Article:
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Friday, April 15, 2016

A Slightly Different Character: Alex Turner On The Last Shadow Puppets, Shifting Mindsets, And Jetlag

Posted By on Fri, Apr 15, 2016 at 1:30 PM

The Last Shadow Puppets - (PAUL BACHMANN/ LIVE4EVER MEDIA)
  • (Paul Bachmann/ Live4ever Media)
  • The Last Shadow Puppets

Alex Turner needs a nap.

“I’m riding a really fucking wild wave of jetlag,” the co-frontman of The Last Shadow Puppets confesses to me a few minutes into our interview. He blames his recent jaunts between Heathrow and JFK for the bad case of fatigue, then insists it’s nothing serious. “We don’t go on ‘til ten. I’ll get some inner eyelid inspection,” he says, his half-Sheffield, half-Chateau Marmont drawl slinking through the syllables.

Not that tour-induced fatigue is anything new to Turner, best known as the frontman for indie rock monolith Arctic Monkeys. “It’s all I’ve been doing since I was about eighteen,” he says. His fellow Puppets frontman, neo-mod rocker Miles Kane, can relate. After leaving The Rascals in 2009, Kane signed to Columbia Records, released two solo records and three EPs, and toured extensively under his own name. In comparison to their individual endeavors, The Puppets’ catalog is far less expansive; eight years separate their just-released sophomore album Everything You’ve Come To Expect from their debut, The Age of the Understatement.
Considered a one-off by fans for the better part of those eight years, The Age of the Understatement mined the discographies of '60s avant-garde rocker Scott Walker and composer Ennio Morricone to capture its baroque pop sound. It was an exercise in spontaneity and, according to Turner, naiveté. “I think what that record is to me was Miles turning me onto a bunch of records I’d never heard before, and me and him trying to do our version of that at, like, twenty years old.”

At age thirty, and in hindsight, Turner is quick to point out its shortcomings. “Some of the dumbest lines I’ve ever written are on that first album,” he says with a laugh. “Hopefully there’s less shitty lyrics on this one.”

Regardless, some things remain the same. Turner and Kane chose to reinstate the experimental ethos and production team that guided their debut while recording its follow-up. Due in large part to composer Owen Pallet’s return, an 18-piece orchestra, and Morricone’s continuing influence, Everything deals in many of the same kaleidoscopic and cinematic sounds that define its predecessor.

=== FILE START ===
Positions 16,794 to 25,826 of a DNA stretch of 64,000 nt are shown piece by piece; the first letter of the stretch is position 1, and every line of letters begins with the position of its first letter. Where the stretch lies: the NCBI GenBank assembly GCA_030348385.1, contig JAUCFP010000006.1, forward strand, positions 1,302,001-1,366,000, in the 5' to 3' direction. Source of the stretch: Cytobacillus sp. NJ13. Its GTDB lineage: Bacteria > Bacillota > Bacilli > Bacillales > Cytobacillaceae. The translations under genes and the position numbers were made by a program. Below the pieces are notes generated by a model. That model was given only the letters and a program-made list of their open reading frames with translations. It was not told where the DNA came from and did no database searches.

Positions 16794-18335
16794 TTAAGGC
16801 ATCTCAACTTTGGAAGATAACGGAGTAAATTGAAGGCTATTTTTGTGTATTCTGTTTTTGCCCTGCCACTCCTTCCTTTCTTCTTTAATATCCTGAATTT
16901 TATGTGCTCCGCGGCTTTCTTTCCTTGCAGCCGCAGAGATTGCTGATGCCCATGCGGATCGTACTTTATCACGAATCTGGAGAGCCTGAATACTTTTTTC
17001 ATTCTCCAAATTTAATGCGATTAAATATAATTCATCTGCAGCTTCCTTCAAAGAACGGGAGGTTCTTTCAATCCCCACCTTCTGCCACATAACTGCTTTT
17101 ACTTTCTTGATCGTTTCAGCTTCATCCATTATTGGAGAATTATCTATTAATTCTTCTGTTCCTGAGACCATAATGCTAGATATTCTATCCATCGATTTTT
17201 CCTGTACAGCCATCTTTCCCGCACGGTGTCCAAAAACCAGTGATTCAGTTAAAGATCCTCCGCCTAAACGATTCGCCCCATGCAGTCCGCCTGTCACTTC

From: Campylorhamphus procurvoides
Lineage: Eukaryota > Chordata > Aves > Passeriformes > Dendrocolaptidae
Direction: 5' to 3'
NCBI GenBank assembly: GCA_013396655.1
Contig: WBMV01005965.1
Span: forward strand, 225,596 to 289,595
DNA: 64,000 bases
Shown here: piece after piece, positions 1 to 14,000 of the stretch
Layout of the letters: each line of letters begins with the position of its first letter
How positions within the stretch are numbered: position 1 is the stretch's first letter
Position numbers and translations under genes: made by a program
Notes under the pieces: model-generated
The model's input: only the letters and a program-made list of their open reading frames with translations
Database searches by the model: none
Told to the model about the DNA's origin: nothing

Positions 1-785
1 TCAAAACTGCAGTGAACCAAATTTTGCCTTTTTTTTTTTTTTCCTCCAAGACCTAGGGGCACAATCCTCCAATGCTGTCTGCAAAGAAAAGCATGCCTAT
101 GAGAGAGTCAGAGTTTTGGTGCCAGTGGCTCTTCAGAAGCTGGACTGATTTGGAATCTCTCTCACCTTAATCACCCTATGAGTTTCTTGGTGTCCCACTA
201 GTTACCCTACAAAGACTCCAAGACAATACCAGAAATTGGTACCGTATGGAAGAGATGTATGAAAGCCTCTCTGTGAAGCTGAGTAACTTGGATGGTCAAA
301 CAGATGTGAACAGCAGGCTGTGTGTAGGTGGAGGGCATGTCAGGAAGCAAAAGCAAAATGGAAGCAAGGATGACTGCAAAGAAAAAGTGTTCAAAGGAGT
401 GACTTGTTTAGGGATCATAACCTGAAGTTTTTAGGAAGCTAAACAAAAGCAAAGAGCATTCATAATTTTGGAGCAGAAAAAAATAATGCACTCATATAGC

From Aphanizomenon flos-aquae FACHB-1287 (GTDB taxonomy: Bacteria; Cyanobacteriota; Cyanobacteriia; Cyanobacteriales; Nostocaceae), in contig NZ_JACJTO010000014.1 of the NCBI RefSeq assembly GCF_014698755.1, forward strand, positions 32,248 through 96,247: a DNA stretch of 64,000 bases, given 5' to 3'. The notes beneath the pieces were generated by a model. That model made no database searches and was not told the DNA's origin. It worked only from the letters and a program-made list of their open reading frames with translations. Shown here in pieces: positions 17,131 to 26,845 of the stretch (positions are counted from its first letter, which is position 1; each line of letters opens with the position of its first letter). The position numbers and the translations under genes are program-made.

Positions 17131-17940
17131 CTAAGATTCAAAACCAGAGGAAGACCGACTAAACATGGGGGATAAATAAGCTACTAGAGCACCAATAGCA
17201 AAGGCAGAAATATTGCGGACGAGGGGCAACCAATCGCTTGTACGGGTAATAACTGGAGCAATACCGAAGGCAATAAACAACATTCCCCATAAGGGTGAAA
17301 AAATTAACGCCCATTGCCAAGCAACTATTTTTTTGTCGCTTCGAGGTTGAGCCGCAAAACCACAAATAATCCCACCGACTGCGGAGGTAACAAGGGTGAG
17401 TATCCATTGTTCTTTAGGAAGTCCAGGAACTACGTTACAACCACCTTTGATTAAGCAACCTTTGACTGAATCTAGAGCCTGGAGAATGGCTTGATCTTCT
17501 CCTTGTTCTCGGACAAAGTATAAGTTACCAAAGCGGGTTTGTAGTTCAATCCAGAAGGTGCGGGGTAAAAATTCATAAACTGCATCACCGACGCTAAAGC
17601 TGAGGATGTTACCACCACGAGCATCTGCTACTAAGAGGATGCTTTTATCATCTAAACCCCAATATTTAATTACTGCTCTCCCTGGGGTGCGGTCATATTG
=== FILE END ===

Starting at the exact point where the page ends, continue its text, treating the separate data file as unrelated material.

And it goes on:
That being said, a lot can – and did – change in eight years. On Everything, the duo swap Understatement’s wide-eyed innocence and boyish heartbreak for something sleeker, sexier, and far more sinister. The record isn’t filthy, per se, but it lacks pure intentions. How else to explain Turner crooning, “Ain’t got anything to lick without you, baby,” on the track “Sweet Dream, TN”? The better angels of our nature have no business in the devilish “Used To Be My Girl” or the sweeping “Dracula Teeth,” all straining violins and psychedelic guitars shapeshifting among the reverberation.

A consistent and self-assured effort at every turn, the album continues to evolve for Turner as the tour stretches on. He describes the pair’s mindset during recording as something closer to soundtrack composers than pop songwriters, but acknowledges an ongoing perspective shift the more they play it for audiences. “Each song, I feel, sometimes wants to become a slightly different character than it may play on the record,” he says. “It’s at its best when you let it become something else.”
Such a statement could be used to describe the man himself. In 2008, Turner was still British indie’s baby-faced and shaggy-haired wunderkind. In 2016, he’s one of the biggest rock stars on the planet, resides in Los Angeles, treats leather jackets and vintage tracksuits like second skins, and can officially claim to have conquered America thanks to Arctic Monkeys’ seminal fifth album AM. Oh, and he sports a haircut reminiscent of a '50s greaser.

It hardly ends there. Toto-we’re-not-in-Sheffield-anymore was a popular and accurate assessment among journalists during the AM press tour; it’s an even more astute claim now. Case in point: When I ask where he’s calling from, he answers, “East 10th and Avenue B” without a moment’s hesitation. That he is posted up in the perpetually cool East Village – and casually specifies this rather than offering a simple “New York City” or “Manhattan” response – speaks to the intensity of his evolution from lovably awkward indie boy into Alex Turner, Official Rock ‘N’ Roll Star. The man himself continues to transform into something else.

So do The Last Shadow Puppets, a band now light years ahead of its previous incarnation in terms of songwriting ability, lyricism, maturity, and swagger. “We used to get asked a lot about when we were going to make another album,” Turner says. “I’d kind of begun to think that there was a strong possibility that we never would, but it kept coming up.”

And, if I may be so bold, thank goodness it did.

The Last Shadow Puppets play at 8:00 pm on Sunday, April 17, at The Fillmore. The show is sold out.




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Elle Coxon

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